On June 22, 2018, at the Baltica Arena in Kaliningrad, there was a stubbornness of the stars to create a very tense duel. Absent from the World Cup, Kosovo was unable to qualify in its first encounter as a FIFA recognized team. But Serbia would have found itself as close as possible to the image of Kosovo: a multicultural Switzerland made up of Nigerians, Cameroonians, Chileans, Bosnians … and as many as four members from Kosovo or Albania.

Serbia had nothing clear against Switzerland, although it did face Albania, which shares ethnicity, culture, and language with Kosovo. Before the match in Kaliningrad, then Serbian Foreign Minister Ivica Dacic called the previous victory over Costa Rica an act of revenge, recalling that the Costa Rican government was among the first to recognize Kosovo’s independence. That night, Serbian fans displayed pictures of Ratko Mladic, a Serbian soldier convicted of crimes against humanity and ethnic cleansing in Bosnia, in the stands.

When the match arrived, Granit Xhaka, the son of a Kosovar separatist who had been imprisoned, scored the first Swiss goal. Added to this is the second goal, another Swiss action from Kosovo, Xherdan Shaqiri, whose shoes the Serbian Federation tried to ban due to the raising of the Kosovo flag. In celebration of the two goals, Shaka and Shaqiri ran as if possessed, making the mark of the Albanian eagle with their hands.

A few days ago, in the Qatar 2022 World Cup draw, it happened that Switzerland and Serbia would be in the group again. For more surprise, as it was four years ago, Brazil accompanied them: three groups linked to fate.

Sport has demonstrated on numerous occasions its healing power, its unique role in bringing those who fight together, and its diplomatic skills. China and the United States improved their relationship in the 1970s with a few table tennis matches. Côte d’Ivoire put an end to its civil war thanks to the pacification of striker Didier Drogba by qualifying for the 2006 World Cup. Nelson Mandela avoided the promised post-apartheid conflict by using South Africa’s coronation in the 1995 Rugby World Cup to reconcile a divided population.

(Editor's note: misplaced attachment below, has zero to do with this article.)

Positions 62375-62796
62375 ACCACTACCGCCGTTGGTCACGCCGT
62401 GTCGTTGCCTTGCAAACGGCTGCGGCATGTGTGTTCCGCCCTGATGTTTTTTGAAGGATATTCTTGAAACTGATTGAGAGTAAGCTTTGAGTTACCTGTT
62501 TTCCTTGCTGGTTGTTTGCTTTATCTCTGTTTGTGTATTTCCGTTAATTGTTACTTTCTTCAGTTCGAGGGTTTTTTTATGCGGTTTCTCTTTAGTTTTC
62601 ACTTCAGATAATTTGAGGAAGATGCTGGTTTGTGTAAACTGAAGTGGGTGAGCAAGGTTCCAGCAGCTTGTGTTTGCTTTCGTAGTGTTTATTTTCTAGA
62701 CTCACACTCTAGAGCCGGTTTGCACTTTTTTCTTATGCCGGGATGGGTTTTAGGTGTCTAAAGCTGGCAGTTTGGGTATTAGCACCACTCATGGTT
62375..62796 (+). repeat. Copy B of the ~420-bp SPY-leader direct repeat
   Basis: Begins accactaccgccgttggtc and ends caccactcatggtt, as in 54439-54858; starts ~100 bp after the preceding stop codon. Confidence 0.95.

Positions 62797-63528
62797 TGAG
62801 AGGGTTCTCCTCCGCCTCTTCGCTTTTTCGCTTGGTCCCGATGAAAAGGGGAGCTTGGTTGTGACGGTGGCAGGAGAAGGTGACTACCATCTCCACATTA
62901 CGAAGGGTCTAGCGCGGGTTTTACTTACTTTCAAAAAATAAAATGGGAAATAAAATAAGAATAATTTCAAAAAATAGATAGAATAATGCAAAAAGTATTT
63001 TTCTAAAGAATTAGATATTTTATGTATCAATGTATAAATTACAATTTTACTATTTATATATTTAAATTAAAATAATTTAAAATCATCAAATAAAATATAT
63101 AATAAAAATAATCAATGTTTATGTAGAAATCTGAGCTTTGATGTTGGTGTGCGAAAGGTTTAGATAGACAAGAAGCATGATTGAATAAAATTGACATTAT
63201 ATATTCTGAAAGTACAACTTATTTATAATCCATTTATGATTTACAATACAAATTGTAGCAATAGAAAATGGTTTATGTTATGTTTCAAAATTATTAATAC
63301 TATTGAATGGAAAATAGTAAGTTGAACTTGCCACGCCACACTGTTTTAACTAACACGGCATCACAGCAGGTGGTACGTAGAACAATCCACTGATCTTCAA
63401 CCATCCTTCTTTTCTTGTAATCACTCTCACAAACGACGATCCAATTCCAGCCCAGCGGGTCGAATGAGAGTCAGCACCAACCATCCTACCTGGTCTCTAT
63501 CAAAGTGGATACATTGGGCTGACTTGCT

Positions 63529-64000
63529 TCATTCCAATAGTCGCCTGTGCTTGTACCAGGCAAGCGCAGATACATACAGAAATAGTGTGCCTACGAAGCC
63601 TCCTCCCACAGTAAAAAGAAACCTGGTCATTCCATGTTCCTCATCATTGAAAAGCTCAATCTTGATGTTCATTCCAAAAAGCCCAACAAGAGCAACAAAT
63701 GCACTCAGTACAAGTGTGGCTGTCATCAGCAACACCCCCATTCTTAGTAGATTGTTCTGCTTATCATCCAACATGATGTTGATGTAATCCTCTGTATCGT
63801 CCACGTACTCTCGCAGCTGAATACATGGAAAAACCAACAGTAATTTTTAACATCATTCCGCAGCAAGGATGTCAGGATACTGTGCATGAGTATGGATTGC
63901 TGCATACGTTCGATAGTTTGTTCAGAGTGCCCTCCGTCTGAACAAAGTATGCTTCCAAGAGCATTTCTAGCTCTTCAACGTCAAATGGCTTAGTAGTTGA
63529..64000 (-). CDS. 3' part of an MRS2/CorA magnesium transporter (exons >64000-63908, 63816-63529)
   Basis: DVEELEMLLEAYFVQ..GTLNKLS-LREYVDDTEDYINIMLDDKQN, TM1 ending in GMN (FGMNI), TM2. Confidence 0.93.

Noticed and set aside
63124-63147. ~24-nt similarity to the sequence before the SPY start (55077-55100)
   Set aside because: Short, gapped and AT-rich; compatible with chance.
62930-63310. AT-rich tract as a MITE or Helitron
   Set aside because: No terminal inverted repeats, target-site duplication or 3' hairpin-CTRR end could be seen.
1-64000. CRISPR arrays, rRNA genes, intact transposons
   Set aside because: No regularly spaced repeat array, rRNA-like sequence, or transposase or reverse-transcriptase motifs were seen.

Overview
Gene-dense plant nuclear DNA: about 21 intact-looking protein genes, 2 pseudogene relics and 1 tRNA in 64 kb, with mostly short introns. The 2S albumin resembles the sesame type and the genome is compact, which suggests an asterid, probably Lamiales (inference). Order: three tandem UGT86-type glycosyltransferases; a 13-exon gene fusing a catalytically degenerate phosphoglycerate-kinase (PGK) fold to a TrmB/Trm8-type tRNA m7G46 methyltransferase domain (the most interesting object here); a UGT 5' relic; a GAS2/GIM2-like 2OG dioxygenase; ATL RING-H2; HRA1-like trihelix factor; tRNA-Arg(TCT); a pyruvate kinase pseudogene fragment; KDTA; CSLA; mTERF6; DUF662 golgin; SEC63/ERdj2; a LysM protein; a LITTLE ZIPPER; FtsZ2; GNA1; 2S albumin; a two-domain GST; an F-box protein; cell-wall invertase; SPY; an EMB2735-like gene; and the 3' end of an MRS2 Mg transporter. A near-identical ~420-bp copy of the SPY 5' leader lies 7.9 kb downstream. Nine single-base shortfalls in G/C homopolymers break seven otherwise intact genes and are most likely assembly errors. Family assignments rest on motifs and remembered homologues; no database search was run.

As Poland’s Lech Walesa, the 1983 Nobel Peace Prize laureate, explained to me in an interview, we like life to happen as it does in sport: to compete under equal rules and to be accepted by each competitor in advance. At the same time, if we do not allow those who have a grudge to play together, we close the door to their coexistence and coexistence. The shortest path to respect is to see each other as equals and to listen to each other. Those who do not have the ability to safely contest the ball, let alone the ability to match in any area off the field.

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However, football cannot escape from what is actually happening. Political tension in the playing field is rarely invented. Instead, it ends up displaying, and sometimes, exponentially. For this reason, more attention is needed to political expressions on the field, such as those expected in the aforementioned ceremonies, though non-political sports scream in vain. It was not and will not be, like every manifestation of humanity.

For now, what FIFA didn’t want it to: Shaqiri and Xhaka, the Eagles with Switzerland, the “other Kosovar team”, would face Serbia again in the World Cup.